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Everything posted by 7sharp9

  1. Just realised I used the wrong link to the review: http://7sharpnine.com/posts/dioptric-dilemmas-of-the-third-kind/
  2. I decided on an iOptron IEQ45 in the end, pics and review with my new Tak are here. Ive not used either of them enough for an in-depth review bit Im really pleased so far! :-)
  3. For anyone interested heres my quick review and pics: http://7sharpnine.com/posts/dioptric-dilemmas-of-the-third-kind/
  4. After getting my new 102mn Tak I'm looking at a mount suitable for future astrophotography. I was thinking of an ioptron zeq25, 30 or 45, would the 45 be serious overkill for the 102mm Tak or would the extra accuracy in the motor and gears pay dividends? I'm not strictly set on an ioptron so other suggestions welcome
  5. Objective-C, no functional swift :-) You know you want to ;-)
  6. Out of interest what model Atik cameras does this driver support?
  7. Out of interest what model Atik cameras does this driver support?
  8. One of the best ways to test software is to NOT have the programmer use and test their own software, user testing and feedback is really important. UX is an area where most software could do with improving. Most refactoring/reimplementing operations are going to be a big job no matter what, often its either that or live with the layers of hacks. Luckily functional programming is a lot easier than the mire that often results from object oriented programming. Luckily Im no longer part of that in my day job :-)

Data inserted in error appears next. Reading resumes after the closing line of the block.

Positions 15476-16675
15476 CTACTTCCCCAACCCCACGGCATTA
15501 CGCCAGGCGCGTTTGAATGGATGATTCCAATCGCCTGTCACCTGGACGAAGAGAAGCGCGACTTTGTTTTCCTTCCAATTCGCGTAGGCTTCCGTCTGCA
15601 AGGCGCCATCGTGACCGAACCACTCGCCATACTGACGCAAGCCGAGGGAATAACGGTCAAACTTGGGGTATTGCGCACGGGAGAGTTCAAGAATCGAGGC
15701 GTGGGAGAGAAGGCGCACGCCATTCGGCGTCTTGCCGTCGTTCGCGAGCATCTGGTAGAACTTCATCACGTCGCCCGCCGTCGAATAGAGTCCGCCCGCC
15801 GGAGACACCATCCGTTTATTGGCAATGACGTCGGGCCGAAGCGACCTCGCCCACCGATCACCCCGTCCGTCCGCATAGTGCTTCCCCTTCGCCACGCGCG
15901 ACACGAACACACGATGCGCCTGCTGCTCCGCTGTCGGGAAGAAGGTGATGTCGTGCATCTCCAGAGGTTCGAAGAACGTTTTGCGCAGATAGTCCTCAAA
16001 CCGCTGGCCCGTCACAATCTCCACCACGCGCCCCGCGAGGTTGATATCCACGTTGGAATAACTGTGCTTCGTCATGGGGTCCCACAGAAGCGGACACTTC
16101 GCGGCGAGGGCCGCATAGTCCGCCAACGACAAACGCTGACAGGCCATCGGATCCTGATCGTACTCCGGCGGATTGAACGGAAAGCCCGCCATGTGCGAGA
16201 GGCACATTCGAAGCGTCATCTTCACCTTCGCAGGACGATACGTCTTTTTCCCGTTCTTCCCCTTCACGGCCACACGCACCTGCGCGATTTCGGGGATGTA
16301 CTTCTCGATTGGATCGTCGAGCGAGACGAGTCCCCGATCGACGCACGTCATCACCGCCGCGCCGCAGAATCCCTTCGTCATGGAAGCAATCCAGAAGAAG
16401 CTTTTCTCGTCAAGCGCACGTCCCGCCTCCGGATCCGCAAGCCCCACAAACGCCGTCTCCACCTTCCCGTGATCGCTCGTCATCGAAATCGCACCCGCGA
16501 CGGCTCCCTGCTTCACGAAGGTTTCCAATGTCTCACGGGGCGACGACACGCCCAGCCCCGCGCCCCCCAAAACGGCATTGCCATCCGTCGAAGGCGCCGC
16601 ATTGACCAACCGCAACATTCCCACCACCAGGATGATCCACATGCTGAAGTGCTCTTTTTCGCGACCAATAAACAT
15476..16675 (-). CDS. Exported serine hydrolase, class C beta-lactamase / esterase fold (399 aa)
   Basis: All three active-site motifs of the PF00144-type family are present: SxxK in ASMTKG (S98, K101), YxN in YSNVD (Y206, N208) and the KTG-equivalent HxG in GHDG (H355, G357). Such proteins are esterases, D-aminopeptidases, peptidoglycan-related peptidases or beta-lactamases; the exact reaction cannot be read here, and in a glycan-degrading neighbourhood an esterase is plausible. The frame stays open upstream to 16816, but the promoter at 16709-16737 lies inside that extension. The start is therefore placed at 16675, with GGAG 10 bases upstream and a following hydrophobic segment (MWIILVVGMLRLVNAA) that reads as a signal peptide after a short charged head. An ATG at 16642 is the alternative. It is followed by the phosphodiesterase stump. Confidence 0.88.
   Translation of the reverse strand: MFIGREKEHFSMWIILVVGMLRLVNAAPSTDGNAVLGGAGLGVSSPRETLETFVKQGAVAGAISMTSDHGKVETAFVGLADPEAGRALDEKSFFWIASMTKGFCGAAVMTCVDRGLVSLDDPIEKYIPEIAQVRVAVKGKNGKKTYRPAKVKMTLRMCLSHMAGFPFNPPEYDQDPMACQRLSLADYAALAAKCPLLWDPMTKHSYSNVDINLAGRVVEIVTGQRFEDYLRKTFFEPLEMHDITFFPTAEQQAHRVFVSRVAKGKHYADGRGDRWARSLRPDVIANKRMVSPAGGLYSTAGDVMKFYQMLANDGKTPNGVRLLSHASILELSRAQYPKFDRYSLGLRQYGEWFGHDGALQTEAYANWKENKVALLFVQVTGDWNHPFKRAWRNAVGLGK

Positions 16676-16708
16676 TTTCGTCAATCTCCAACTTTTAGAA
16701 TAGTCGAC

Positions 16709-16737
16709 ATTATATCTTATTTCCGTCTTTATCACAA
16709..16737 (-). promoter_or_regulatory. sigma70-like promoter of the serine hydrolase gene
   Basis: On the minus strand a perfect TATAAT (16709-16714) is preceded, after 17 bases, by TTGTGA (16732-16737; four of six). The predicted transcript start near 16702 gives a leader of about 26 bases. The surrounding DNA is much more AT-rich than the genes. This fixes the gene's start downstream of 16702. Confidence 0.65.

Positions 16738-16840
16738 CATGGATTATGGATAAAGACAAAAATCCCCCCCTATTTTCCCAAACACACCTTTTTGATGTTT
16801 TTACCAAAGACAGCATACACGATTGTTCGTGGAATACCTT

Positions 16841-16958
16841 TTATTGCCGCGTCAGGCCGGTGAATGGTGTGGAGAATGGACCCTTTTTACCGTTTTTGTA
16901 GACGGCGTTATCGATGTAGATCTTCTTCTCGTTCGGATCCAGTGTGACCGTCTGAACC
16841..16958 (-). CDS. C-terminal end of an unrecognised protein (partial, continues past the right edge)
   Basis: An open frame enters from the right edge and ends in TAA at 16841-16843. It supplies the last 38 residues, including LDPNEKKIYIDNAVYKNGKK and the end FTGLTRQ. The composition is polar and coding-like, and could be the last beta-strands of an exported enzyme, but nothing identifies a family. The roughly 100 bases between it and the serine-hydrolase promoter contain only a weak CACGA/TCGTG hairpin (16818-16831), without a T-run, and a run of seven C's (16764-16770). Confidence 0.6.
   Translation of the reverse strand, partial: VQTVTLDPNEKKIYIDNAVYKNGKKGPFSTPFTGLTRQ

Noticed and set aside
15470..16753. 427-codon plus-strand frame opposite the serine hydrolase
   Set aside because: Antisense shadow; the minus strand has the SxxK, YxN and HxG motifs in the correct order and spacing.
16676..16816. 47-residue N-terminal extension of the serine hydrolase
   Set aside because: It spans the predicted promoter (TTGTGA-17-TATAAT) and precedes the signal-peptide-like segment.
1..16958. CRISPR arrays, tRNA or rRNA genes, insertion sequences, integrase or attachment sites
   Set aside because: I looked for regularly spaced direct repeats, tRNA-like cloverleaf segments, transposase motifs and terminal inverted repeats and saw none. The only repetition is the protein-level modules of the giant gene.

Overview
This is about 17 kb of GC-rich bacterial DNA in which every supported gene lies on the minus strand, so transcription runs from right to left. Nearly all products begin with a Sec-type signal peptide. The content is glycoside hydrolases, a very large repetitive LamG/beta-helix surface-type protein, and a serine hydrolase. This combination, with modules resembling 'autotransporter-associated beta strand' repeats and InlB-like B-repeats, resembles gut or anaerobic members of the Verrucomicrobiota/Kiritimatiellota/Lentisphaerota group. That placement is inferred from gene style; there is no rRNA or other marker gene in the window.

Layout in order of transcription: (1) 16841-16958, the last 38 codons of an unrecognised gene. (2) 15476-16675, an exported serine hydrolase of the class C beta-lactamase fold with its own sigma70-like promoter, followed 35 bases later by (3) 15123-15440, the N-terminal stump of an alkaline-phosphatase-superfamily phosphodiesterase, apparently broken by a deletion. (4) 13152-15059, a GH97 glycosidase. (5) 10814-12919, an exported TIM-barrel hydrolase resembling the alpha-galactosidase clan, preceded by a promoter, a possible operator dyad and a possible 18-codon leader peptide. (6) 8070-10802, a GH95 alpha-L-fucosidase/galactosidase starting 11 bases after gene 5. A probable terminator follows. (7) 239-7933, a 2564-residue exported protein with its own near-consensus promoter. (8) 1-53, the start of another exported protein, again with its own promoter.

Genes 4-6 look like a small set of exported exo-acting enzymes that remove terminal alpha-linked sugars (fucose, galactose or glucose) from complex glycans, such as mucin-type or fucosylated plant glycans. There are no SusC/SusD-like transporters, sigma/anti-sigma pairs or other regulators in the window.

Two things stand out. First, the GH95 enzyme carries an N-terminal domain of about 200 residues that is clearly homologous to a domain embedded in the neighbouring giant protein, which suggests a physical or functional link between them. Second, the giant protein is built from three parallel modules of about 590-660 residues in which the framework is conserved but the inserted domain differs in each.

9. Thats often the case with software, several years ago I embraced functional programming which tends to break programs down into small functions that can be easily tested and combined together. I found, coming from an object oriented language, that this was so much easier and made refactoring programs so much easier. Functional programming also mirrors mathematics with it being based on lambda calculus, so astro mathematical function tend to be easier to implement . I look forward to perusing your code :-)
  10. Like I said above, the act of learning by doing is also fun and rewarding, theres also the chance you will stumble among a novel solution that no one has thought of etc.
  11. Same goes for me, I don't even have a decent enough mount yet so Im still learning before I move onto astro imaging.
  12. Ah PIPP, I was looking at that the other day :-) I was interested in the processes involved in that. I suppose as I learn more I like to understand more, simply using a program is sometimes not enough, the act of figuring out a calculation and understanding it is also part of learning, for me anyway :-)
  13. Yeah theres some good reference material there, its still quite difficult to find any true open source code, or indeed in-depth documentation. I always seem to get most interested in the niche areas :-)